Today someone asked me if I liked oysters. I love France at moments like this. I was standing in a long line in the sun outside the butcher shop, all meters away from each other, listening to music and texting about oysters. The sky, an incredible heavenly blue today, may be falling but let’s talk about eating oysters. I have so many stories: Oregon oysters in creamy soup with my mother at Christmas, eating oysters in a fancy restaurant in Brittany when I was so broke but we splurged for one meal and it was utterly delightful, paper plates of oysters with my family and we just couldn’t stop in Marin County, swampy sexy Cajun oysters in New Orleans in an old dark restaurant, free oysters at El Rio in the 1990s in San Francisco when I drank all those tiny martinis with G. and we danced and played pool, the bizarre Christmas when a hostile woman gave me an electric oyster knife, probably so I would hurt myself and go away, and oh yes Francis Ponge’s beautiful prose poem!
At the very beginning of this millennium my cousin got married near Point Reyes. It was the first wedding of our little generation and we all came to laugh, to toast, to embrace her because we love her so much and who was this dashing and very entertaining man she was going to make a new life and a new family with? So I’m standing in line far from home during a pandemic, as one does, and oysters, and cousins, and memories of January in Marin County and family and I miss everything so much and yet what an amazing life I got to lead so far. I don’t remember a lot about the wedding ceremony except some frantic hemming and a lot of milling around but the next morning we all gathered for breakfast outside the small B and B. Barbecued oysters. And coffee. And sun slowly warming our cold fingers, and family. My boy cousins had gone down to the oyster farm early to get boxes of mollusks and we stood around the fire as they slowly opened in the heat and then we slurped them down. My Italian uncle was there making us laugh and everyone was relaxed after the fancy night and it was so beautiful. Oysters.
Another memory. Many years ago I moved to France as a college student. I was bound and determined to learn French so I eschewed the company of all of the other American students, didn’t read Newsweek and only hung out with people who would speak French with me, a Basque student on my exchange and a Scottish student also coming from California. There was no internet and the telephone was mighty expensive so I managed to not speak English for weeks and weeks. It was so hard. I got terrible grades on my French written assignments and spent hours in some kind of elocution class giggling as we repeated “il est minuscule, il est minuscule.” That u – so challenging for Americans. For the first few weeks I collapsed into bed before dark, my head pounding with the effort of so, so much concentration. It doesn’t matter how much French you study. This language that is spoken here is so much faster and so different than any language course. We came in August and then one evening in November my Scottish friend’s host family invited some of us over for a party. A seafood party which is a nice fancy thing in France.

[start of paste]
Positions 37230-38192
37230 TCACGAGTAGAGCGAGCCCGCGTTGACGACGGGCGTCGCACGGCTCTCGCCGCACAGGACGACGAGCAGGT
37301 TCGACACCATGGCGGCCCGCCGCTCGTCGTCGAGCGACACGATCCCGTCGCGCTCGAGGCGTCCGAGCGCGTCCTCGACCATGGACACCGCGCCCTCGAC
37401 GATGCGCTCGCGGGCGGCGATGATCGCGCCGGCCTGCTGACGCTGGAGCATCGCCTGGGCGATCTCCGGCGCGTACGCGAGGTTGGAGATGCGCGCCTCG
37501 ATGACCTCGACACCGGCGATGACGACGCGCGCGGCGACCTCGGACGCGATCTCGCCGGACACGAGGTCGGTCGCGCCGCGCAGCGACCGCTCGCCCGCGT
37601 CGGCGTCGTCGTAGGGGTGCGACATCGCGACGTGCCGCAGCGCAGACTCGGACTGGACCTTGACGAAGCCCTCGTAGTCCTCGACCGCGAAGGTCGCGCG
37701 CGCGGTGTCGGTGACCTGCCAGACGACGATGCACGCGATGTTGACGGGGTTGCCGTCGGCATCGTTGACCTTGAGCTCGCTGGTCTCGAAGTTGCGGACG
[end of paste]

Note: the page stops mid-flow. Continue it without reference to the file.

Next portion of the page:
We had dark bread, white whine, shrimps in their shells and raw oysters. I had never eaten a raw oyster out of the shell before but I wasn’t going to be a squeamish American and wince. I took it and tipped it up and down the gullet it went. The sea, the glorious sea! I ate the sea and I was hooked. More white wine, more oysters, more hanging out on the balcony looking at the town at night. We laughed and mingled with their French friends until very late. That night, at about 11 pm, I suddenly realized that I had been speaking French for hours and I hadn’t been thinking about it, not at all. The veil between my communicative self and my scholarly self had lifted and I was riding a bike, no hands, whee! That November night, my first raw oyster in the shell, my first French conversation without effort. Such bliss. My son turned to me a few days ago and said “at least you got to do a lot of good stuff first [before Covid].” He’s right. I really did get to do a lot of good stuff.
L’huître, de la grosseur d’un galet moyen, est d’une apparence plus rugueuse, d’une couleur moins unie, brillamment blanchâtre. C’est un monde opiniâtrement clos. Pourtant on peut l’ouvrir : il faut alors la tenir au creux d’un torchon, se servir d’un couteau ébréché et peu franc, s’y reprendre à plusieurs fois. Les doigts curieux s’y coupent, s’y cassent les ongles : c’est un travail grossier. Les coups qu’on lui porte marquent son enveloppe de ronds blancs, d’une sorte de halos.
A l’intérieur l’on trouve tout un monde, à boire et à manger : sous un firmament (à proprement parler) de nacre, les cieux d’en dessus s’affaissent sur les cieux d’en dessous, pour ne plus former qu’une mare, un sachet visqueux et verdâtre, qui flue et reflue à l’odeur et à la vue, frangé d’une dentelle noirâtre sur les bords.
Parfois très rare une formule perle à leur gosier de nacre, d’où l’on trouve aussitôt à s’orner.
Francis Ponge – Le parti pris des choses (1942)